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Seashore Mallow

Kosteletskya pentacarpos (formerly K. virginica)

A stunning native mallow that thrives at edges of ponds and in wet, poorly drained soil. In summer, hummingbirds seek out the 3 in. wide pink flowers for nectar treats. Hardy in zones 7 through 10.


Seashore Mallow (Kosteletskya pentacarpos) flowering in a brackish marsh in Pender County, NC



Pot size: 4.5 in. wide x 5 in. deep (32 fl. oz)



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  • 5 to 7 ft. tall and 5 ft. wide
  • How to Grow

  • Sun to part shade – at least 6 hours of direct sun for best flowering
  • Moist to wet soil
  • Plants tolerate growing in shallow standing water and can tolerate periodic drought in heavier soils, but will not grow well in dry sandy soil. Old flowering stems can be cut back to the ground level in late winter or early spring. Growth is sometimes late to emerge in the spring.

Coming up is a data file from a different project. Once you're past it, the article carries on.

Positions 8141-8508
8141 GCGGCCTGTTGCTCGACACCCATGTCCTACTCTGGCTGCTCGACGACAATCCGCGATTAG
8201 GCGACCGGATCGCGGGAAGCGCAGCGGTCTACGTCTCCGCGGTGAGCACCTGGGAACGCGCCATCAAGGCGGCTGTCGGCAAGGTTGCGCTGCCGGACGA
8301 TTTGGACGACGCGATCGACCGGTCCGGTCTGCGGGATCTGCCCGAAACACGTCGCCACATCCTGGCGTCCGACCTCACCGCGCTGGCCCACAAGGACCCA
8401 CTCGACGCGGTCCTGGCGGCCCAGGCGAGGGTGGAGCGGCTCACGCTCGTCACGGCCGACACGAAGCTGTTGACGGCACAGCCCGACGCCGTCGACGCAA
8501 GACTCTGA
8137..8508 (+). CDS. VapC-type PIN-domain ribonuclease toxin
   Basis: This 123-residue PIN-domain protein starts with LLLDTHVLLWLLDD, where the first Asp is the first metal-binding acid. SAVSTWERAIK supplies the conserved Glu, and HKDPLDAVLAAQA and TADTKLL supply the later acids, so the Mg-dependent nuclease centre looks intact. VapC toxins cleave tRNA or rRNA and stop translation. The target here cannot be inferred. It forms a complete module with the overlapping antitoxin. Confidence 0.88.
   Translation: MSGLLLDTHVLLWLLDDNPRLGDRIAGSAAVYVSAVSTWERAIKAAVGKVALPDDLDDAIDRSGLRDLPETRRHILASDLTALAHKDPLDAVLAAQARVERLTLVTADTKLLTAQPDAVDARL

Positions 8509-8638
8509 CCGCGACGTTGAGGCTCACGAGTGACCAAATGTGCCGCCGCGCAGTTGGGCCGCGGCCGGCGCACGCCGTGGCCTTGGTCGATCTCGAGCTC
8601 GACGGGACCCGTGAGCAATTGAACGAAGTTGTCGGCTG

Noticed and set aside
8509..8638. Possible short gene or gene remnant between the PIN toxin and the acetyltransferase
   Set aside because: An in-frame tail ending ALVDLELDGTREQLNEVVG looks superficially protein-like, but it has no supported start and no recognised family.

Where to plant

  • Edges of ponds and other water features
  • Moist to wet borders
  • Brackish and fresh water marshes
  • Wildlife

    The flowers are pollinated by:

  • Hummingbirds
  • Butterflies
  • Native habitat and range

  • Fresh to brackish tidal marshes
  • Along the coast from Long Island to southern Florida
  • Source and origin

    Plants are grown from seeds collected at the edge of a brackish marsh in Pender County, North Carolina.


    Formerly known as Kosteletskya virginica, Seashore Mallow is now Kosteletskya pentacarpos. Want to learn why its name was changed and more interesting tidbits on Seashore Mallow? Read our article on this great and underused plant.


    Soak seed overnight in water before sowing. Seed can germinate in under a week at temperatures above 80°F (27°C).


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